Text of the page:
Open 1,000 cafés and kick-start rural life in France
Mayors of France’s 32,221 small communes are being challenged to join a €200million bid to open 1,000 rural cafés and revive village life.
The ‘1,000 café project’ by Groupe SOS, part of the government’s ‘rural agenda’, calls on communes with fewer than 3,500 residents to apply if they have ‘no café, or a café threatened with closure’, and if they have a vacant space that could be converted.
The aim is to rebuild social links and restore a sense of community. It is backed by a budget of €50,000 to €200,000 per café.
Nearly one in three people live in a small commune and more than half (53%) have no shop, bakery, bar or café. There are 26,000 communes with no café, so no real centre of village life.
Sixty years ago, France had 600,000 bistrots in its 36,000 communes but only 34,000 in 2017. These were in 10,000 communes but some had more than their share, with rue Saint-Michel, Rennes, having 13 bars, or one every 7 metres.
Groupe SOS is Europe’s leading campaign group against social exclusion and its president, Jean-Marc Borello said: “The village café was once a central meeting place for inhabitants, but it has commonly disappeared.”
Project development manager Helène Labrunie said: “We aim to bring back a sense of community life, where people can meet, chat, find friends.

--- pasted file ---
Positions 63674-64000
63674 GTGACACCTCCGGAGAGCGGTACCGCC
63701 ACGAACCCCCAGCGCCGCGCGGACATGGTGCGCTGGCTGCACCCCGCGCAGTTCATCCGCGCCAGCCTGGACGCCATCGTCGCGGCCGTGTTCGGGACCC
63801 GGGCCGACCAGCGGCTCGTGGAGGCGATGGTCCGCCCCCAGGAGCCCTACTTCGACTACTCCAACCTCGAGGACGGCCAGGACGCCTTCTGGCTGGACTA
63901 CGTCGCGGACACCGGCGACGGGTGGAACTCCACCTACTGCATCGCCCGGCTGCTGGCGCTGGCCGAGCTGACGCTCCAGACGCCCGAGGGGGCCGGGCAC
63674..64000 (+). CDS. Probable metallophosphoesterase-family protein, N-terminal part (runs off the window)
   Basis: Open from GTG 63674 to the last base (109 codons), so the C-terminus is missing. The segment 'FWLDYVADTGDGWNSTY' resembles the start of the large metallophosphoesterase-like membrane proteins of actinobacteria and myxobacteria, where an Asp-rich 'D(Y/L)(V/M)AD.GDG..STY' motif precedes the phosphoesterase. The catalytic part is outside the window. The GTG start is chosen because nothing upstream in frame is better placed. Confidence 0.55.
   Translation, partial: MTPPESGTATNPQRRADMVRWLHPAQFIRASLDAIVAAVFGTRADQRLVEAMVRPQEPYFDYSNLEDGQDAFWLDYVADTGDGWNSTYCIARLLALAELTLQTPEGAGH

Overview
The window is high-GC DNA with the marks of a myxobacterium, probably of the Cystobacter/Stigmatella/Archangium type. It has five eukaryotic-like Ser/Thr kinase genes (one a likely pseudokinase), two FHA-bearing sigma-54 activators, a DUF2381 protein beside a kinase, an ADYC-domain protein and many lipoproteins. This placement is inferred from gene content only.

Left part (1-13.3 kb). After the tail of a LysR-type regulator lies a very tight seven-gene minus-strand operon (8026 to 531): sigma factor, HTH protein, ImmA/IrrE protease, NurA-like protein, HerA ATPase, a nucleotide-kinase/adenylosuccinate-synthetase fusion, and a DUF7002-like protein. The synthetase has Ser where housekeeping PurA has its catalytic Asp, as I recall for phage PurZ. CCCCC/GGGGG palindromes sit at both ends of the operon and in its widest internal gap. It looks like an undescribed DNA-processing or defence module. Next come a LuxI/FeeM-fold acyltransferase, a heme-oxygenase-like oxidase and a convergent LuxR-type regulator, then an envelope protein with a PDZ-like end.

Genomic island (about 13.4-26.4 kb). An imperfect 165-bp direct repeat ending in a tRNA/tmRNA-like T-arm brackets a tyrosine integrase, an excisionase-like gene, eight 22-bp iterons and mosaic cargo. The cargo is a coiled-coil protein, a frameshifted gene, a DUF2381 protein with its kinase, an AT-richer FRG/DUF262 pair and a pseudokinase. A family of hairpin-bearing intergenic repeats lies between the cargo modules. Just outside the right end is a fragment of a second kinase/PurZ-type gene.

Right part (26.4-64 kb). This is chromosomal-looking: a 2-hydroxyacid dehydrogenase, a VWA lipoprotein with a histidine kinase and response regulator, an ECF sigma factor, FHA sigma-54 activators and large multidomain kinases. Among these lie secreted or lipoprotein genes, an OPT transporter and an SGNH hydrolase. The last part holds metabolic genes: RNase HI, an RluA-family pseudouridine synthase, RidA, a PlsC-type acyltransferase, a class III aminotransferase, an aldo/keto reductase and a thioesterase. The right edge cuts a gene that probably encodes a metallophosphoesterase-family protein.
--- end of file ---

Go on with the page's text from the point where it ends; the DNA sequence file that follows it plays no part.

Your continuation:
“Although the appeal was launched only a few days ago we have already had more than 200 inquiries from mairies and a huge number of inquiries from people interested in taking part; more than 400 people wanting to take over cafés.
“We have a lot of work to do now to choose projects.”
Mr Borello said cafés were ideal for village life and could also offer extra services such as a post relais or an internet access point.
The aim is to recruit couples, preferably local or who want to return to their roots, to run the cafés with help from both the mairie and Groupe SOS, which will offer administrative, financial and supplier support.
One of the mayors interested in the project is Colette Bréhin, of Laubrières in Mayenne, Pays-de-la-Loire. She said: “We have a bar that is also a tabac, sells bread, papers, is a post office and has a kitchen to prepare meals.
“The last person said he didn’t do enough business but we are on a crossroads and there is plenty of passing trade.
“It is vital for the village. We are keeping it open with help from volunteers and councillors but we have applied to the ‘1,000 Cafés’ to give it a boost.
“All the equipment is here – even a place to stay – we just need two people to run it, but they need to have done training for their hygiene certificates, a Licence IV for the bar and the training needed to run the tabac.”
Ms Bréhin said the commune was not failing, despite having only 350 residents. “We are building new houses, we have a private school, we have everything, bar someone to run the café.”
Groupe SOS will announce the first successful communes later this month, but others will continue to be revealed throughout 2020 and 2021.